2. Design Applications to Lessen Bug Risk
               Impact on Quality: Reduce defects.
               Benefit: Simpler, cleaner designs result in code that is simpler, cleaner, and easier to test and rework.
3. Implement Best Practices, Follow Design Patterns & Principles, Increase Reusability
               Impact on Quality: Improves Quality and Performance
               Benefit: Decreases unexpected bugs. Best Practices and Design Principle improves skills, reduces waste and improves quality. Fast development & thus Developers/Managers could give more time about Quality and user experience.
4. Test Smarter to Test Less & Optimize the Use of Testing Tools
               Impact on Quality: Reduce defects.
               Benefit: A focus at risk areas on testing the most crucial. Automation frees resources from mundane testing to focus on the highest-priority tests and increases test cycles' repeatability.

Management Improvement

1. Fine-Tune Team/Individual Goals to Include Quality
               Impact on Quality: Meet business requirements; achieve a satisfying user experience; reduce defects.
               Benefit:Team members perform according to their incentives, making quality improvement part of their goals reinforces desirable behavior.
2. Define Quality and Broadcast Simple Quality Metrics
               Impact on Quality: Achieve a satisfying user experience. Increases Quality
               Benefit: Highly visible metrics keep quality top of mind for the entire team and expose when efforts fall short.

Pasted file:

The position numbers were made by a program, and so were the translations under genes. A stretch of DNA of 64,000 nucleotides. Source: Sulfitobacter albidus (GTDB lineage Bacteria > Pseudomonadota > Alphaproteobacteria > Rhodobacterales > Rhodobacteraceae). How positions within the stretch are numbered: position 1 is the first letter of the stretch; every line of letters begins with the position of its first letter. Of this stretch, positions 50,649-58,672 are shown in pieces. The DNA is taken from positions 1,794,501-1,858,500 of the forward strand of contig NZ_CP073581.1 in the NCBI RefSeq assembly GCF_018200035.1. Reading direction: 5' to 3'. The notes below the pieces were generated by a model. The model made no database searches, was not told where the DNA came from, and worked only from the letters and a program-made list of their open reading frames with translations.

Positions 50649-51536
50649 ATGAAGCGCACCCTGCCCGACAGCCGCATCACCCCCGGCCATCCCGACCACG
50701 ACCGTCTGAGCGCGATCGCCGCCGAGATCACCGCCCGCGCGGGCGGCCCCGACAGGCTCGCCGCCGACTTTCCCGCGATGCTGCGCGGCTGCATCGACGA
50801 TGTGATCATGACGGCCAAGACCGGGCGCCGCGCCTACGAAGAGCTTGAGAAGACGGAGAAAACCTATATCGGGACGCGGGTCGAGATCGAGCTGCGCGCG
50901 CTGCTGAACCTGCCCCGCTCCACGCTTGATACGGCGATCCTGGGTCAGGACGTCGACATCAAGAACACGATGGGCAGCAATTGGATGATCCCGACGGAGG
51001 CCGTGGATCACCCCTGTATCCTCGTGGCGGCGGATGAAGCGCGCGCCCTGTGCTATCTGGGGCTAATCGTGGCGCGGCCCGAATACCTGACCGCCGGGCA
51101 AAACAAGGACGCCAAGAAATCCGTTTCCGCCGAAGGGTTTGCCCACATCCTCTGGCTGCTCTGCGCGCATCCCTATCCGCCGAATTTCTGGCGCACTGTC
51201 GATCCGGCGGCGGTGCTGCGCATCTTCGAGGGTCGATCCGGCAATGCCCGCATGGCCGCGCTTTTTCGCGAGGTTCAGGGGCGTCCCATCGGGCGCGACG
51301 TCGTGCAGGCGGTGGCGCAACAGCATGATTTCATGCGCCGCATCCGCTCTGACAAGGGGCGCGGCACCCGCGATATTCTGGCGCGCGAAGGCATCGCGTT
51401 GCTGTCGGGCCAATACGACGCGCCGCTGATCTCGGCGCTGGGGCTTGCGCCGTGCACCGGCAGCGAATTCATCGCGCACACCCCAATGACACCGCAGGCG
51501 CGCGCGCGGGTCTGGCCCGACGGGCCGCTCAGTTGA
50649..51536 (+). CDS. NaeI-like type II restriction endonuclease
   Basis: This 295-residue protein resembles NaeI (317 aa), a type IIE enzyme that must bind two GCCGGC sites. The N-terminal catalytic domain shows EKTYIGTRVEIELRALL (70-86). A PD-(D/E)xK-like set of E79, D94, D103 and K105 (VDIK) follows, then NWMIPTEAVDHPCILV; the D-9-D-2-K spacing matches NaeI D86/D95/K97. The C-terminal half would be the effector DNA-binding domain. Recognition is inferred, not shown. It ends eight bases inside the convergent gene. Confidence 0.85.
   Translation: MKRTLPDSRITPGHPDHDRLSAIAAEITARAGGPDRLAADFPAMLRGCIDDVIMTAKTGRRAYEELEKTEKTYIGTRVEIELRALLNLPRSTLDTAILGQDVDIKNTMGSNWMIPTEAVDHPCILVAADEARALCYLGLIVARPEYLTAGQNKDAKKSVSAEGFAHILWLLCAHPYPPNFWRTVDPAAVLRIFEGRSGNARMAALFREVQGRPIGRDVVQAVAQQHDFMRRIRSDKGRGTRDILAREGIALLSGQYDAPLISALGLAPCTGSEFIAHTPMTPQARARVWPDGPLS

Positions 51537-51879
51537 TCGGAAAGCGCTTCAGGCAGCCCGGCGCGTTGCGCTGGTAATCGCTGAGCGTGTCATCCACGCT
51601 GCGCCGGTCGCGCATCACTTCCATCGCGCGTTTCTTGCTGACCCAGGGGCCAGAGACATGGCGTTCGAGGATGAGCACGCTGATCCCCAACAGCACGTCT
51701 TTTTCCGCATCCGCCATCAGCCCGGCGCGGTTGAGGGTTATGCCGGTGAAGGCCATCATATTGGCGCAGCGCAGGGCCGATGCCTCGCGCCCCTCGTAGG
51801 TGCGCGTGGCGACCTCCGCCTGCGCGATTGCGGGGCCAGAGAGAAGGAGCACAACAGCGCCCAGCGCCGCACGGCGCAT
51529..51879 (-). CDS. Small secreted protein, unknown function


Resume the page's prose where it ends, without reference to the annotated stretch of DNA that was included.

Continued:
3. Reuse Knowledge and Experience
               Impact on Quality: Reduce defects.
               Benefit: Reusing ideas, documents, and expertise avoids making the same mistakes again. Makes the organization's best problem-solving experiences reusable.

4. Continues Feedbacks
               Impact on Quality: Improves Quality and User experience.
               Benefit: Whatever has been learned about the product, the processes that produced it, or any other feedback will improve improves Quality and User experience.

Wednesday, 18 November 2015

New features in Java 8

Java 8 included following new Features.

    1. Lambda expressions
    2. Method references
    3. Default Methods (Defender methods)
    4. A new Stream API (Parallel operations)
    5. Optional Class
    6. A new Date/Time API
    7. Nashorn, the new JavaScript engine (Java + JavaScript)
    8. Removal of the Permanent Generation
    9. Other New Features

1. Lambda Expressions